‘Dual model’ combines IPA, medical group features

Taking the best of both worlds

Managed care has already penetrated your market in the form of discounted fee for service, but it’s clear that capitation is on the horizon. Will your group ride the tide of discounted fee-for-service as long as it lasts, or will you position yourself as a leader in the area of risk contracting?

If your group chooses the second path, a good vehicle for your efforts would be the "dual-model network." This model incorporates elements of both the independent practice association (IPA) and medical group concepts. The idea is to increase the number of physicians participating in your group by committing to a contractual relationship instead of actually employing these physicians or creating an IPA, explains Angela Herron, CPA, a consultant with Phoenix Healthcare Consulting, which has offices in Cincinnati, Newport Beach, CA, and Manhattan Beach, CA.

Herron says the dual-model network concept has several advantages. It’s more expedient than forming a new legal entity such as an IPA or acquiring physician practices, she says. Building a network through contract relationships can often be accomplished in four to six months, while acquiring practices or adding physicians in new specialties to your practice can easily take twice that long. Another advantage of the dual model is its ability to establish exclusive relationships and avoid a common IPA pitfall: having some physicians who compete in multiple IPAs, which causes a physician network to lose its differentiation in the market.

Herron says she’s worked with about half a dozen practices during the last two years that have implemented this concept, including Knoxville, TN-based Summit Medical Group. The group is currently in the final stages of putting together the structure, which Summit chief executive officer Tim Young, MPH, CMPE, calls a "virtual organization."

Summit decided to pursue this approach after seeing that some hospitals in its market were beginning to purchase physician practices — with less than stunning results, Young says. "They were putting together people who didn’t know how to work together," he explains. "We figured that if we put together people who want to work together, we could distinguish our network for managed care organizations."

Young describes Summit’s model as an integrated delivery system that is not owned and organized by one entity. The nucleus is Summit, an 85-physician primary care group practice. The entity has contracting relationships with four hospital systems, specialists, and ancillary providers such as rehab facilities.

Although the relationship is just getting off the ground, Young says the group has already signed one contract with a managed care organization to cover about 9000 commercial lives. Summit is pursuing relationships with other MCOs, and hopes to sign on between 20,000 to 30,000 commercial and Medicare lives by the end of 1998.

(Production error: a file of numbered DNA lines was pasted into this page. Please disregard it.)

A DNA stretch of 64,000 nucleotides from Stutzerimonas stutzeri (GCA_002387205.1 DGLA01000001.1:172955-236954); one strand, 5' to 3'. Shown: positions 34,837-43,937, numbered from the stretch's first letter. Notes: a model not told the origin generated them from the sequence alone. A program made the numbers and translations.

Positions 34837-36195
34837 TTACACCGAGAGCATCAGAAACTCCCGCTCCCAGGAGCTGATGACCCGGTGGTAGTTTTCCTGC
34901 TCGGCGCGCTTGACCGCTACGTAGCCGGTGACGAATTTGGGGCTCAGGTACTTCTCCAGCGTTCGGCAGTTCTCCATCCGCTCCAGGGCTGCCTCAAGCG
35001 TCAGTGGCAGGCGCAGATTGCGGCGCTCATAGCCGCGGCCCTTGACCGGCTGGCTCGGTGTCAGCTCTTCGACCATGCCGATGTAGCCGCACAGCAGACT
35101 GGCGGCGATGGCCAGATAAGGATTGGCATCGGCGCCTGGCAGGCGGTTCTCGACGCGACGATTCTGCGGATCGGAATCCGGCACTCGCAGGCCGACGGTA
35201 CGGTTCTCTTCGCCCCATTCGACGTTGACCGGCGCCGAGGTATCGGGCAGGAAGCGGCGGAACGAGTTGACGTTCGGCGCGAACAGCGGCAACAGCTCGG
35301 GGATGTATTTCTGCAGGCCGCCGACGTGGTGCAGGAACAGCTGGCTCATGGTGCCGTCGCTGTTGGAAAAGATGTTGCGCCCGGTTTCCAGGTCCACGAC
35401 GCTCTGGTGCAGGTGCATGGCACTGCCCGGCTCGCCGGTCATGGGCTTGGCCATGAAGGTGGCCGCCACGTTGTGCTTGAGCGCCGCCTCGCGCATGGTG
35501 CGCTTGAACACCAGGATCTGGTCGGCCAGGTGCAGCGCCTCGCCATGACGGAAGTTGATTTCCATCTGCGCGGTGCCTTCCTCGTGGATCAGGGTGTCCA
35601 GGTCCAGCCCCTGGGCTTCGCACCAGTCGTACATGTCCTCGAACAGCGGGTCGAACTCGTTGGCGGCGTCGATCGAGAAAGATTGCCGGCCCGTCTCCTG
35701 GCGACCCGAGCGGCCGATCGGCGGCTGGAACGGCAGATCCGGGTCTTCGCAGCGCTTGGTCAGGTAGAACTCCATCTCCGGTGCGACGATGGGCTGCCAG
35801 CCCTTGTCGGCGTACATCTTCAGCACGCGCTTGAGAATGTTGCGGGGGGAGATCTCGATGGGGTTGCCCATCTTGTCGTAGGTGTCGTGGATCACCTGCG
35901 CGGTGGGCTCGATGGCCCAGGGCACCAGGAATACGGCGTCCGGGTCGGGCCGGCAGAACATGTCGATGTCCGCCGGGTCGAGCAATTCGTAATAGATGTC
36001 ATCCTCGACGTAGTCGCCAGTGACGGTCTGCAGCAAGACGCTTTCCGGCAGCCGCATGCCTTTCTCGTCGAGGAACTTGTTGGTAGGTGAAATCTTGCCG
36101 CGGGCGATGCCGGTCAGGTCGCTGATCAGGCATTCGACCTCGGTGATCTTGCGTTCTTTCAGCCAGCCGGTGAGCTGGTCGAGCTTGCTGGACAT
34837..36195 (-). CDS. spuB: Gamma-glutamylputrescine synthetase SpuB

Sharing risks, rewards with specialists

Although capitated contracts are few and far between in Knoxville, Summit hopes to lead the way, Young says. The contract it has in place is a global capitation contract, with utilization management (UM), physician credentialing, and quality assurance (QA) programs delegated to Summit. Specialists will participate in the UM and QA process through various subcommittees. And more importantly, they will share in the risk pool resulting from hospital utilization savings.

For each dollar saved in hospital utilization, a percentage will go to the hospitals and a percentage will go to the physicians (Young did not disclose specific details on the percentage amounts). Specialists who are members of Summit’s physician advisory committee — which includes representatives from various specialty groups participating in the network — will determine the methodology for distributing those dollars among the participating network specialists.

Young’s advice to practices thinking about trying this concept: Be committed in terms of time and education, as well as capital. Having the appropriate systems in place to capture data is critical, as is a willingness to spend time educating specialists in your community about the risks and rewards involved in capitation. "We have a large presence at a number of hospitals, so we’ve had the visibility to obtain a forum for that education," he says. "In this type of market, you have to move quickly. We’ve done that, but we’ve developed a participatory program through our physician advisory committee and various UM committees and subcommittees."